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The auditory startle reaction in parkinsonian disorders

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Abstract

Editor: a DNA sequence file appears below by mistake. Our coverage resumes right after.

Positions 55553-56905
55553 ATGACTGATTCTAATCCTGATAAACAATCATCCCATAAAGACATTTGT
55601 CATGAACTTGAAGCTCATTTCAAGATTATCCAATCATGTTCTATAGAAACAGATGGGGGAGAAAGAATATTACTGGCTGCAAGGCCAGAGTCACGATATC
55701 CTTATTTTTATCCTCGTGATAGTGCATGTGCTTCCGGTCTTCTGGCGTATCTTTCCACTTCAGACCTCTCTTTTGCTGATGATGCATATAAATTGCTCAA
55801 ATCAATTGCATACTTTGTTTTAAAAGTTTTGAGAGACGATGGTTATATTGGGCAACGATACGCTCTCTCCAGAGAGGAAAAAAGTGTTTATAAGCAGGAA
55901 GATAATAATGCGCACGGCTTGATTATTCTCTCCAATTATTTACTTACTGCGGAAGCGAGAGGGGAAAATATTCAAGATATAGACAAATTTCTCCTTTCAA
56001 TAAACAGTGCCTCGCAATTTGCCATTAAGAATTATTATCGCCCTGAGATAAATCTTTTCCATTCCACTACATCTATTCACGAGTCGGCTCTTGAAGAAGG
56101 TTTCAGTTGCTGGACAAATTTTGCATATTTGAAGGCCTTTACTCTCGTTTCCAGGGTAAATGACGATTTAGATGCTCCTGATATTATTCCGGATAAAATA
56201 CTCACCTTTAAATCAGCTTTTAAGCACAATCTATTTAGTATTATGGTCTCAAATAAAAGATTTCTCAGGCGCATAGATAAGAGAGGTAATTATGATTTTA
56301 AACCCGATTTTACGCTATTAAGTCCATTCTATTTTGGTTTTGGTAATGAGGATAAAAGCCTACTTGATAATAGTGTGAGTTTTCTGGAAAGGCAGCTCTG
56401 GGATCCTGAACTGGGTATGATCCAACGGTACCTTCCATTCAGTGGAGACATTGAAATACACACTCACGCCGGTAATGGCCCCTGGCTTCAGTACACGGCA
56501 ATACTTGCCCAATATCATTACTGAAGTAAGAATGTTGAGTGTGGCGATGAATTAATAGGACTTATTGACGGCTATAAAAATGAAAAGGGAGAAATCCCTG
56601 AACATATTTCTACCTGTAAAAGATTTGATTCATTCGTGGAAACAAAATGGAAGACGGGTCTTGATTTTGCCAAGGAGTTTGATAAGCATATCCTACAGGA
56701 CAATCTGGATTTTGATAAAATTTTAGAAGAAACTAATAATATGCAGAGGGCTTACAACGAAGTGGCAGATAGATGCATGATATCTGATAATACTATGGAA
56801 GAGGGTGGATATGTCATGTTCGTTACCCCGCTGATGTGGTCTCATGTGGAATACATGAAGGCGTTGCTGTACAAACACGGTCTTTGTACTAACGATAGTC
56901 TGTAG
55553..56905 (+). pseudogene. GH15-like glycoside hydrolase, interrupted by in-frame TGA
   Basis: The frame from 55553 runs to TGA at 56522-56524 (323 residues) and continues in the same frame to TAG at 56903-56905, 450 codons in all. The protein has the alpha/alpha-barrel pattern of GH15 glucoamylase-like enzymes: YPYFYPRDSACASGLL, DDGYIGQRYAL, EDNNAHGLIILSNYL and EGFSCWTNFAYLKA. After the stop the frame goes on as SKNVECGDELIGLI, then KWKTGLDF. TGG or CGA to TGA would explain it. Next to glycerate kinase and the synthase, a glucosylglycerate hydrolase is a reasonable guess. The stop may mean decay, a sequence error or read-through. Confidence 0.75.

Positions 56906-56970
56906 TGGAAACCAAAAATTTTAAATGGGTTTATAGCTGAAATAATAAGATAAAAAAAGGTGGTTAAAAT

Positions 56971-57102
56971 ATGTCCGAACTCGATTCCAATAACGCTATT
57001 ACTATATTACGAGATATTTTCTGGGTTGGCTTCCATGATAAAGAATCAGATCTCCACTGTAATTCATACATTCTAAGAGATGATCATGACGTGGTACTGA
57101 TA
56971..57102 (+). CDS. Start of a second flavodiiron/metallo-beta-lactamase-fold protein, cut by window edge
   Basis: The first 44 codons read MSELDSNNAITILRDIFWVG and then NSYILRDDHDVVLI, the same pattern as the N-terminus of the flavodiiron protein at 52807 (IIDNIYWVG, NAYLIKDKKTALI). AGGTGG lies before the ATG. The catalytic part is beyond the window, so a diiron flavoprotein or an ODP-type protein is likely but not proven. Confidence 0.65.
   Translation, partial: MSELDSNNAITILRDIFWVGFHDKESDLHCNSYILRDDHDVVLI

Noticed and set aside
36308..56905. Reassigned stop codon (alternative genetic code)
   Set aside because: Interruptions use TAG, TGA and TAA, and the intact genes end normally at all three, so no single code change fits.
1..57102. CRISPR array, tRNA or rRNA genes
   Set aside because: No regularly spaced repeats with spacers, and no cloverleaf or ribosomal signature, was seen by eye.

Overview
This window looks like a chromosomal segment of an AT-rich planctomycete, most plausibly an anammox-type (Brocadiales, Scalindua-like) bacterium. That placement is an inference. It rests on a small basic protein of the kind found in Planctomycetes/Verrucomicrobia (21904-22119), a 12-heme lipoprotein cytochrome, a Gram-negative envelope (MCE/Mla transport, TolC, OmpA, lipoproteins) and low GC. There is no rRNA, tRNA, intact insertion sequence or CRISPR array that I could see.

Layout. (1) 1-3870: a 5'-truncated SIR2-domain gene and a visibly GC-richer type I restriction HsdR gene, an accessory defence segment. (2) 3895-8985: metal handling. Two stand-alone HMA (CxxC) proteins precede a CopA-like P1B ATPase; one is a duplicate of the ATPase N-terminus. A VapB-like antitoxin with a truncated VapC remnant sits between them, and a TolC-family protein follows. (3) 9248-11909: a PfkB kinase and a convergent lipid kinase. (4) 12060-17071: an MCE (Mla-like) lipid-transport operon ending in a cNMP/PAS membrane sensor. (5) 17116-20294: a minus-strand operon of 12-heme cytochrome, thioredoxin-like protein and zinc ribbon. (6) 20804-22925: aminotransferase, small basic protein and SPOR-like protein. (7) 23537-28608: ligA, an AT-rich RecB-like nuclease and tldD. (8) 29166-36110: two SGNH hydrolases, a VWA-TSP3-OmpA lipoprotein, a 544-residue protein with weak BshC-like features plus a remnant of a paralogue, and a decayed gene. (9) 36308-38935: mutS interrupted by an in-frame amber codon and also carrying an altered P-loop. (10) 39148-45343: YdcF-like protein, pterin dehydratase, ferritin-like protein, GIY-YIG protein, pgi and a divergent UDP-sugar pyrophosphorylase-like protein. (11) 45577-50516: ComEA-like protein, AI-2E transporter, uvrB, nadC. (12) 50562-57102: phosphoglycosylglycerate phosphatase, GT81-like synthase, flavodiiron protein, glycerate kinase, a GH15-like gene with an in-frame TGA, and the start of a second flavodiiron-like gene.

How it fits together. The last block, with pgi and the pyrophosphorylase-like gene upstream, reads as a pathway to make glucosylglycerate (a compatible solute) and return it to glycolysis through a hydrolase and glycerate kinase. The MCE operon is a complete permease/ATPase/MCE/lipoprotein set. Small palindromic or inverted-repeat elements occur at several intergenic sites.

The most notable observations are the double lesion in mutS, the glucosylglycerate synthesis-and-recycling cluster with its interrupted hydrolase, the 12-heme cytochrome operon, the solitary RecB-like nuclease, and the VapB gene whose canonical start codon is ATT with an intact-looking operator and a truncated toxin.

The auditory startle reaction to an unexpected loud stimulus is regarded as a brainstem reflex originating in the nucleus reticularis pontis caudalis and being distributed up the brainstem and down the spinal cord along slowly conducting pathways. Auditory startle responses (ASR) have been reported absent or reduced in progressive supranuclear palsy (PSP), and delayed in Parkinson's disease (PD), but normal in multiple-system atrophy (MSA). For the first time we studied ASR in patients fulfilling the clinical criteria of dementia with Lewy bodies (DLB) (n = 8), a neurodegenerative disorder characterized by cortical and subcortical depositions of Lewy bodies resulting in parkinsonism and progressive cognitive decline. For comparison, we also investigated patients with PD (n = 10), MSA (n = 7), PSP (n = 10), and age-matched healthy controls (n = 10). ASR were elicited by binaural high-intensity auditory stimuli. Surface electromyographic activity was simultaneously recorded from facial, upper, and lower extremity muscles. For each muscle, we assessed response probability and measured latency, amplitude, duration, and habituation rate. Patients with DLB had fewer and abnormally delayed ASR of low amplitude and short duration in extremity muscles compared to healthy controls. Furthermore, we confirm and extend previous findings of abnormal ASR in PSP and PD, and also demonstrate exaggerated ASR in extremity muscles of MSA patients. The different patterns of ASR abnormalities may reflect distinct types of brainstem dysfunction in DLB, PD, MSA, and PSP. Mov. Disord. 16:62–71, 2001. © 2001 Movement Disorder Society.

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